I've read Einsteins quote stating "The most powerful force in the universe is compound interest." However, everywhere I read this is basically only possible with dividend paying stocks and then applying a dividend reinvestment plan.

Is there a re-investing strategy like this for non-dividend paying mutual funds (or even non-dividend paying stock)? I figured that the only way would be to sell all your funds and then buy x+1 funds again, but this would cause a big loss because of transaction costs from the broker.


I think you are overcomplicating things.

In the case of a stock / fund which pays no dividends / interest, your investment automatically 'reinvests' any growth directly into the value of a stock.

Assume you buy $10k of shares in a company which pays no dividends.

Now assume that for the next ten years, each year the company grows in value by 10%. First, your shares are worth 11k. Then 12.1k. Then 13.31k... In 10 years, your shares would be worth 25.9k! This is equal to 159% growth over 10 years - an average of 15.9% growth per year, even though growth was only 10% per year. This is the power of compounding. If you held the same investment for 30 years, it would be worth 175k, which is growth of 1,600% - an average of 164% per year!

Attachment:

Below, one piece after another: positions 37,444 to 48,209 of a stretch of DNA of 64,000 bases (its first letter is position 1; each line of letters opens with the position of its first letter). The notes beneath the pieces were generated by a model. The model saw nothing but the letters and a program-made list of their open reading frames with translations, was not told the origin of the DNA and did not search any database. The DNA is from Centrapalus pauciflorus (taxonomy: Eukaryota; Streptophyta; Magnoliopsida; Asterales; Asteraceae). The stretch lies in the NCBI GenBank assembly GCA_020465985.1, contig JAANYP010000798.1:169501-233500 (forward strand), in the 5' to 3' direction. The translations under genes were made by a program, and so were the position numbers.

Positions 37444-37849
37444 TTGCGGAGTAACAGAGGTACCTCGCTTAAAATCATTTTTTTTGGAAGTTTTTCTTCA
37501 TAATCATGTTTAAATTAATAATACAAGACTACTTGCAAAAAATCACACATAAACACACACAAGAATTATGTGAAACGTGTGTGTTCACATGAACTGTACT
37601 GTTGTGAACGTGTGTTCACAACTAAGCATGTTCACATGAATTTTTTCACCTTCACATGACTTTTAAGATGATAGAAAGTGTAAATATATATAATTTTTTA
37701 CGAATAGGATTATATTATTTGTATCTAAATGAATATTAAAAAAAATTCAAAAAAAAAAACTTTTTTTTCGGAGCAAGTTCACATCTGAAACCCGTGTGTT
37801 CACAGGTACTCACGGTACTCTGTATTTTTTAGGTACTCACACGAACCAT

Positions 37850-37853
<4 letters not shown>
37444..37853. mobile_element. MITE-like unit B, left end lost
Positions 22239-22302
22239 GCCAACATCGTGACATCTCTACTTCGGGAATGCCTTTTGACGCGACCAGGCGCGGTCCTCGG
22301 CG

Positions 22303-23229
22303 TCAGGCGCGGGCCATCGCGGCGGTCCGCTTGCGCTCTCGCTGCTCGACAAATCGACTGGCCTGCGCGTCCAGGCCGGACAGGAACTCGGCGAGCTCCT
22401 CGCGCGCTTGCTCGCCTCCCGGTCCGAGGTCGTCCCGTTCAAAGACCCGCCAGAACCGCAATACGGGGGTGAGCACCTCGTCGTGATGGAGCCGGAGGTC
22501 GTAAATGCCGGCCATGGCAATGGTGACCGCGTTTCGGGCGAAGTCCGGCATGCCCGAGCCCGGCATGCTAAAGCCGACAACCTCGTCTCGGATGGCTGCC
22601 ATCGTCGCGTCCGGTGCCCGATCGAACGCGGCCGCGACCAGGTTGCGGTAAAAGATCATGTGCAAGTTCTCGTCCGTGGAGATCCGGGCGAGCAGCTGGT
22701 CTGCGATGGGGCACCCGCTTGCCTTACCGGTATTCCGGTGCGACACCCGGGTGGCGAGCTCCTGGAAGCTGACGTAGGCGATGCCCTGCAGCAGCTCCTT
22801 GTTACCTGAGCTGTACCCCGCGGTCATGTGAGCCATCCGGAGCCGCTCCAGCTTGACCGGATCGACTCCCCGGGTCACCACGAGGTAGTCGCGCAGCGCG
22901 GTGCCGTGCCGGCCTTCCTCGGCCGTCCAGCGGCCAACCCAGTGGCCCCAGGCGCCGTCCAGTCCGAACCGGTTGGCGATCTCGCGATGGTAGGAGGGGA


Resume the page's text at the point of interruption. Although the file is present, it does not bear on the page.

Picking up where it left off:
If you had a stock that paid everything as dividends, and then you rebought shares [assuming no transaction fees], then this compounding impact would theoretically be exactly the same.

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